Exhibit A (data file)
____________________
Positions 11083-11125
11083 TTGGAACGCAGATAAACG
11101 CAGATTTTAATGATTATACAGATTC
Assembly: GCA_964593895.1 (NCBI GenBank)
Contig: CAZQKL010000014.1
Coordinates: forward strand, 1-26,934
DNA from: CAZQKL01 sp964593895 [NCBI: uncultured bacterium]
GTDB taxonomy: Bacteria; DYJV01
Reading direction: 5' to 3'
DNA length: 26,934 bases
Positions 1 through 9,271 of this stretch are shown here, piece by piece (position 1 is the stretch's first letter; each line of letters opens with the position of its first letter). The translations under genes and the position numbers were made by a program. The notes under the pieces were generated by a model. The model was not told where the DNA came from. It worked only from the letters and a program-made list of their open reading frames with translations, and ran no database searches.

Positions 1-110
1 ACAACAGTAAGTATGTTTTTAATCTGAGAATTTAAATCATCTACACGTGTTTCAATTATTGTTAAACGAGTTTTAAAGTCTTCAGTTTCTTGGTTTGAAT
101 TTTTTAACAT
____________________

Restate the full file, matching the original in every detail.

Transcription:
Positions 11083-11125
11083 TTGGAACGCAGATAAACG
11101 CAGATTTTAATGATTATACAGATTC
Assembly: GCA_964593895.1 (NCBI GenBank)
Contig: CAZQKL010000014.1
Coordinates: forward strand, 1-26,934
DNA from: CAZQKL01 sp964593895 [NCBI: uncultured bacterium]
GTDB taxonomy: Bacteria; DYJV01
Reading direction: 5' to 3'
DNA length: 26,934 bases
Positions 1 through 9,271 of this stretch are shown here, piece by piece (position 1 is the stretch's first letter; each line of letters opens with the position of its first letter). The translations under genes and the position numbers were made by a program. The notes under the pieces were generated by a model. The model was not told where the DNA came from. It worked only from the letters and a program-made list of their open reading frames with translations, and ran no database searches.

Positions 1-110
1 ACAACAGTAAGTATGTTTTTAATCTGAGAATTTAAATCATCTACACGTGTTTCAATTATTGTTAAACGAGTTTTAAAGTCTTCAGTTTCTTGGTTTGAAT
101 TTTTTAACAT